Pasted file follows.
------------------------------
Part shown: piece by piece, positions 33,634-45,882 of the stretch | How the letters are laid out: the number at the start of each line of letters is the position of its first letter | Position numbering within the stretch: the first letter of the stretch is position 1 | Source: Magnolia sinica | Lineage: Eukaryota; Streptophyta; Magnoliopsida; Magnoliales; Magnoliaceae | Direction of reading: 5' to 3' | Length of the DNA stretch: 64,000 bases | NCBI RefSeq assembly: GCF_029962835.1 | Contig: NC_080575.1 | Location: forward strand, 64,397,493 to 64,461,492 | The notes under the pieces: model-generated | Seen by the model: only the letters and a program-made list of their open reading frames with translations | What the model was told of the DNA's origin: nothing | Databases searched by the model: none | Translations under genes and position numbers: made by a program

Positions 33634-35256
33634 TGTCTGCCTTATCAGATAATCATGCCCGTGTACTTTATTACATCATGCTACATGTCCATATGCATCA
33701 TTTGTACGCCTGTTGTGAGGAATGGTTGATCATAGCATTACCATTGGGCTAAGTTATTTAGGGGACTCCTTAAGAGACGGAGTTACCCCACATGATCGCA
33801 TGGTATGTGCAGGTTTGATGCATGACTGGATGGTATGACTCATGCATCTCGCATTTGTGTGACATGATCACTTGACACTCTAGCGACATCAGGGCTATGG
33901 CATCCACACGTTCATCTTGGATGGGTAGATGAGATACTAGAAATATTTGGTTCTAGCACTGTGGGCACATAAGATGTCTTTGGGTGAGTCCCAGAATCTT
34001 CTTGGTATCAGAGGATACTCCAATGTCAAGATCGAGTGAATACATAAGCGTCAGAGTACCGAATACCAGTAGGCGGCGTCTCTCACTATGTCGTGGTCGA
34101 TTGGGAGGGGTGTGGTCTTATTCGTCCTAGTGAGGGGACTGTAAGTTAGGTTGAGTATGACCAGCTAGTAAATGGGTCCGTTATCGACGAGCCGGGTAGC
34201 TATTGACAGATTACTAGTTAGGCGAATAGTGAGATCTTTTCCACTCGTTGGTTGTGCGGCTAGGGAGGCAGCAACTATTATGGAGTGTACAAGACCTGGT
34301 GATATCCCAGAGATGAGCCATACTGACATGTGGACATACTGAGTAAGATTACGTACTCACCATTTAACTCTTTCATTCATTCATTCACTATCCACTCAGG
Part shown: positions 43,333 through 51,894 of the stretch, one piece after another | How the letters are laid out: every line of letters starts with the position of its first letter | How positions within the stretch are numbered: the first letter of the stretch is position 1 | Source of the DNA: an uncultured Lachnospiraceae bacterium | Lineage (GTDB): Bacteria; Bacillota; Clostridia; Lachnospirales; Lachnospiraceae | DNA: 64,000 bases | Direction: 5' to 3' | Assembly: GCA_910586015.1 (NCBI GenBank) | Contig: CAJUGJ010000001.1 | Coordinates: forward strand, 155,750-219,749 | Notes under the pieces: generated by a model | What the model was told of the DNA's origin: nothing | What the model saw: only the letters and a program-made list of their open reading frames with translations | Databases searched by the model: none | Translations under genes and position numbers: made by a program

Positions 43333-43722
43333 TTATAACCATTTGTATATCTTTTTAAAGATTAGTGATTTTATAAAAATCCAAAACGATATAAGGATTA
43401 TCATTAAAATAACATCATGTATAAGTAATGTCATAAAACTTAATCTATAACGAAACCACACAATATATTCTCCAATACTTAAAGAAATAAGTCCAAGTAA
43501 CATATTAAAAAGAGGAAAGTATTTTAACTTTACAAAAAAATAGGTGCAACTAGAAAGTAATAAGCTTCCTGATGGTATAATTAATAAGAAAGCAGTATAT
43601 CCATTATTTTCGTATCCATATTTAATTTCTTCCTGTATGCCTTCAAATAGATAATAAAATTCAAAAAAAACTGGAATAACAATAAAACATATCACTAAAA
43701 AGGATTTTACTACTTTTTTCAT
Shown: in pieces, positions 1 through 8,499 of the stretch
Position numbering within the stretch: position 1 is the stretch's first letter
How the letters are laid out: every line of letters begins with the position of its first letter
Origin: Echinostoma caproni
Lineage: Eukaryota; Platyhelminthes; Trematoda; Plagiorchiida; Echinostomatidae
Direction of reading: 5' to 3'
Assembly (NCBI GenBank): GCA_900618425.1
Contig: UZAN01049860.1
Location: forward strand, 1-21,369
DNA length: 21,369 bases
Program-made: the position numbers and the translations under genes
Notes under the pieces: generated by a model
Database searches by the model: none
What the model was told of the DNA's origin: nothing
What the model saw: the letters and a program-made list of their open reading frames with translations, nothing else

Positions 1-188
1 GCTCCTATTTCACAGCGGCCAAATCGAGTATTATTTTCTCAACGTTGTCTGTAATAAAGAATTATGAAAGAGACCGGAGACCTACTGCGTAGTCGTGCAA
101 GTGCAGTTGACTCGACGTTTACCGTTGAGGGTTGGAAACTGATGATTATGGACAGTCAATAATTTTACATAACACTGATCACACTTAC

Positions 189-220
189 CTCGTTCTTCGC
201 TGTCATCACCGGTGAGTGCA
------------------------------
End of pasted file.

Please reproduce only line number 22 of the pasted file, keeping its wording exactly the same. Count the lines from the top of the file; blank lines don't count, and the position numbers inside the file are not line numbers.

Lineage: Eukaryota; Platyhelminthes; Trematoda; Plagiorchiida; Echinostomatidae